Justification of Red List Category
This species has an extremely large range, and hence does not approach the thresholds for Vulnerable under the range size criterion (extent of occurrence <20,000 km2 combined with a declining or fluctuating range size, habitat extent/quality, or population size and a small number of locations or severe fragmentation). Despite the fact that the population trend appears to be decreasing, the decline is not believed to be sufficiently rapid to approach the thresholds for Vulnerable under the population trend criterion (>30% decline over ten years or three generations). The population size is very large, and hence does not approach the thresholds for Vulnerable under the population size criterion (<10,000 mature individuals with a continuing decline estimated to be >10% in ten years or three generations, or with a specified population structure). For these reasons the species is evaluated as Least Concern.
The European population is estimated at 54,500-92,200 breeding females, which equates to 109,000-184,000 mature individuals (BirdLife International 2015). Europe forms approximately 41% of the global range, so a very preliminary estimate of the global population size is 266,000-449,000 mature individuals, although further validation of this estimate is needed. It is placed in the band 100,000 to 499,999 mature individuals.
The population is thought to be decreasing owing to over-use of pesticides and improved locust control, agricultural intensification and destruction of nests by farm machinery and loss of small mammal and bird prey species due to changing agricultural practices (Ferguson-Lees and Christie 2001). In Europe the population size trend is unknown (BirdLife International 2015). In the EU27 the population size is estimated to be decreasing by less than 25% in 23.7 years (three generations).
Behaviour This is a migratory species, wintering in sub-Saharan Africa and southern Asia (del Hoyo et al. 1994, Ferguson-Lees and Christie 2001). It leaves its breeding grounds in August and September, beginning their return in March and April (del Hoyo et al. 1994, Snow and Perrins 1998). Birds tend to migrate on broad fronts, but there are concentrations in Gibraltar and along the Rift Valley (del Hoyo et al. 1994, Ferguson-Lees and Christie 2001). Nevertheless it will readily migrate over expanses of water (Brown et al. 1982). Birds tend to hunt alone, although do gather at high prey concentrations and will roost in groups of often over 50, sometimes communally with C. macrourus and C. aeruginosus (Ferguson-Lees and Christie 2001). Habitat It is a bird of open country, usually in lowlands but occurring up to 1,500 m in central Asia, and on its African wintering grounds up to 4,000 m (del Hoyo et al. 1994). Diet Small birds and mammals form the majority of its diet; voles are a particularly dominant food source locally in abundant areas (del Hoyo et al. 1994). Breeding site It nests in tall vegetation on the ground (del Hoyo et al. 1994). Management information Tall vegetation must be left during the breeding season, with high rates of chick mortality when this is harvested on agricultural land; key management practices include moving nestlings to safe places during harvesting, and leaving areas unharvested around the vicinity of nests (del Hoyo et al. 1994).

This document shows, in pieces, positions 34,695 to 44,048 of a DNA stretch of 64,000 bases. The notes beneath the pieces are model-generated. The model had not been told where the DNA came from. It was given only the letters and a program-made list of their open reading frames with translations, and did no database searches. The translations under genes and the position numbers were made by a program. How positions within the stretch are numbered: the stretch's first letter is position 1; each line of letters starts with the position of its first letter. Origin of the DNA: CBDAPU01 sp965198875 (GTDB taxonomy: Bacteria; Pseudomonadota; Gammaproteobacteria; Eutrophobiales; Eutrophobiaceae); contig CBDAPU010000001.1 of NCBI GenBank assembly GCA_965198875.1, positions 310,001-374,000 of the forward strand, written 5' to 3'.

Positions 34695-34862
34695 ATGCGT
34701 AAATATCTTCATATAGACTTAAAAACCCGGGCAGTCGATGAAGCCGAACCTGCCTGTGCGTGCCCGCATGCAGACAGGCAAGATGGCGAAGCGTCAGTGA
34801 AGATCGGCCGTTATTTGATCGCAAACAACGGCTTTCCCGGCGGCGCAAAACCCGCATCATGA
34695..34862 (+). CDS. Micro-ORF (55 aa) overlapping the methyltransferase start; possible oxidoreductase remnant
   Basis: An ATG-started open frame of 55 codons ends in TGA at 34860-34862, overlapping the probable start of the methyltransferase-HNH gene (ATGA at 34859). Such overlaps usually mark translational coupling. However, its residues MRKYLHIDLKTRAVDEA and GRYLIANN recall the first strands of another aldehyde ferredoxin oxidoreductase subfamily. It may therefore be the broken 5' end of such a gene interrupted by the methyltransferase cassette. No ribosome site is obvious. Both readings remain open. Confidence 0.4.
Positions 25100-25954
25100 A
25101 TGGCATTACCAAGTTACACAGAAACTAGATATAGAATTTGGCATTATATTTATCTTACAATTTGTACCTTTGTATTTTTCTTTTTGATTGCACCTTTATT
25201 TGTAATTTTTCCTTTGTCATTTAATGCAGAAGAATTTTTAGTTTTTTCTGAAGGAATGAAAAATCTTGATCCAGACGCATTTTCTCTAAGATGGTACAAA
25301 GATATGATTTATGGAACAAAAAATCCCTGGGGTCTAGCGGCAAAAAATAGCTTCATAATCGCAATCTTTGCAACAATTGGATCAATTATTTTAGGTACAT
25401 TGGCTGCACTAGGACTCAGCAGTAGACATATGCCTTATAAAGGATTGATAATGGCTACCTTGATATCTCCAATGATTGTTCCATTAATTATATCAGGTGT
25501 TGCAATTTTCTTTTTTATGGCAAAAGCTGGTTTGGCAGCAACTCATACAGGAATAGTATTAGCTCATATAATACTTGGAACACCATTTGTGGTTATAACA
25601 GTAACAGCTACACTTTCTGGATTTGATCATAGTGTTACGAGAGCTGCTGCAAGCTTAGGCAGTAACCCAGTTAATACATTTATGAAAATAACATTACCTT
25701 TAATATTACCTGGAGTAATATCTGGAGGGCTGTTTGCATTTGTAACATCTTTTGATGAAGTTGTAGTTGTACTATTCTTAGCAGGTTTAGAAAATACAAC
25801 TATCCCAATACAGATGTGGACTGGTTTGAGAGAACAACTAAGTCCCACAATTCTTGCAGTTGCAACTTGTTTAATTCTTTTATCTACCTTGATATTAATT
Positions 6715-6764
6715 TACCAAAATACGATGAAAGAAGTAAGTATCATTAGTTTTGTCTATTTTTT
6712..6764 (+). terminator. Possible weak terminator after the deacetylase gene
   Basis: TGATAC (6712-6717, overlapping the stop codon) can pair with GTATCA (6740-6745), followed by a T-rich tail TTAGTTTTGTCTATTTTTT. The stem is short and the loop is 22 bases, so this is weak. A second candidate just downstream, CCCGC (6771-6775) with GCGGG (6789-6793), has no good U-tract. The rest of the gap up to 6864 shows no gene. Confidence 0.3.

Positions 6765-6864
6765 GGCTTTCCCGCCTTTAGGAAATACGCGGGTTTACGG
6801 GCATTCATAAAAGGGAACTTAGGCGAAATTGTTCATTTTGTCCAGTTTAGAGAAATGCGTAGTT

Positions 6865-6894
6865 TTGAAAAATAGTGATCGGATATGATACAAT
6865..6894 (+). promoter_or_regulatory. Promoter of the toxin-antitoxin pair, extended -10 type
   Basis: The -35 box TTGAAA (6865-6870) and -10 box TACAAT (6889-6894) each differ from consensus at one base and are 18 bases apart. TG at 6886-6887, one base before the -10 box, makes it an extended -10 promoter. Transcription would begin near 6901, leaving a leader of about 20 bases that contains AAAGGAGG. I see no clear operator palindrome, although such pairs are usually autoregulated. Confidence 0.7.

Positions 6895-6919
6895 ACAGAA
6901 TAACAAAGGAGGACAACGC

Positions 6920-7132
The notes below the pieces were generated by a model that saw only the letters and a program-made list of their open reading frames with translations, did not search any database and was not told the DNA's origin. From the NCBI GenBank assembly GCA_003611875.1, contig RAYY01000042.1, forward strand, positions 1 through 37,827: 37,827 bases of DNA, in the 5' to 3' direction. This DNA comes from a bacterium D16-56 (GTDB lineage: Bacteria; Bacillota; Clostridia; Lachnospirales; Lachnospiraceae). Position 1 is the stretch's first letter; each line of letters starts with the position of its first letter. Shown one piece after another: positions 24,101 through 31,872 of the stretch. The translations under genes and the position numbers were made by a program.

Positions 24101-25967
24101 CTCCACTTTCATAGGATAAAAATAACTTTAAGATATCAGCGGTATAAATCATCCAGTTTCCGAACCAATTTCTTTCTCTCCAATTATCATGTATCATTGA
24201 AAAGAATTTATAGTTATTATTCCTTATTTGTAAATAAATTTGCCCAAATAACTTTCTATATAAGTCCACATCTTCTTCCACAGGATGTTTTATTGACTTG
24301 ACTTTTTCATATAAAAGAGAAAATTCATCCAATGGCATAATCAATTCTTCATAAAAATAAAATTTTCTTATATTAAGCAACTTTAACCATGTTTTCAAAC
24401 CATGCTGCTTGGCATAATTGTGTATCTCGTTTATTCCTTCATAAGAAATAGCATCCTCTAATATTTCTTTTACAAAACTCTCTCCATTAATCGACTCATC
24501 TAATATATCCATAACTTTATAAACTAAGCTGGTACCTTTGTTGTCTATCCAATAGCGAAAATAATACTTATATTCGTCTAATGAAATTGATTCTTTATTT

In the past, the use of organochlorine pesticides seemed to cause a decline in Europe and probably to a lesser extent also in Africa (Brown et al. 1982, Ferguson-Lees and Christie 2001); further causes of declines on its wintering grounds have been locust control and droughts in the Sahel (Ferguson-Lees and Christie 2001) and habitat degradation through wood harvesting, overgrazing and burning (Thiollay 2006). It is currently in decline owing to the conversion of its habitat to agricultural land, an environment in which crop gathering by combine harvesters causes frequent breeding failure in the species (del Hoyo et al. 1994). Intensification on this land increases this threat (Ferguson-Lees and Christie 2001). It is commensal with some forms of agriculture, and changes in these practices could leave it potentially vulnerable by depleting its supply of small birds and mammals to prey on (del Hoyo et al. 1994, Ferguson-Lees and Christie 2001). It is very highly vulnerable to the impacts of potential wind energy developments (Strix 2012).
Text account compilers
Butchart, S., Ekstrom, J., Harding, M., Khwaja, N. & Ashpole, J
BirdLife International (2018) Species factsheet: Circus pygargus. Downloaded from http://www.birdlife.org on 19/08/2018. Recommended citation for factsheets for more than one species: BirdLife International (2018) IUCN Red List for birds. Downloaded from http://www.birdlife.org on 19/08/2018.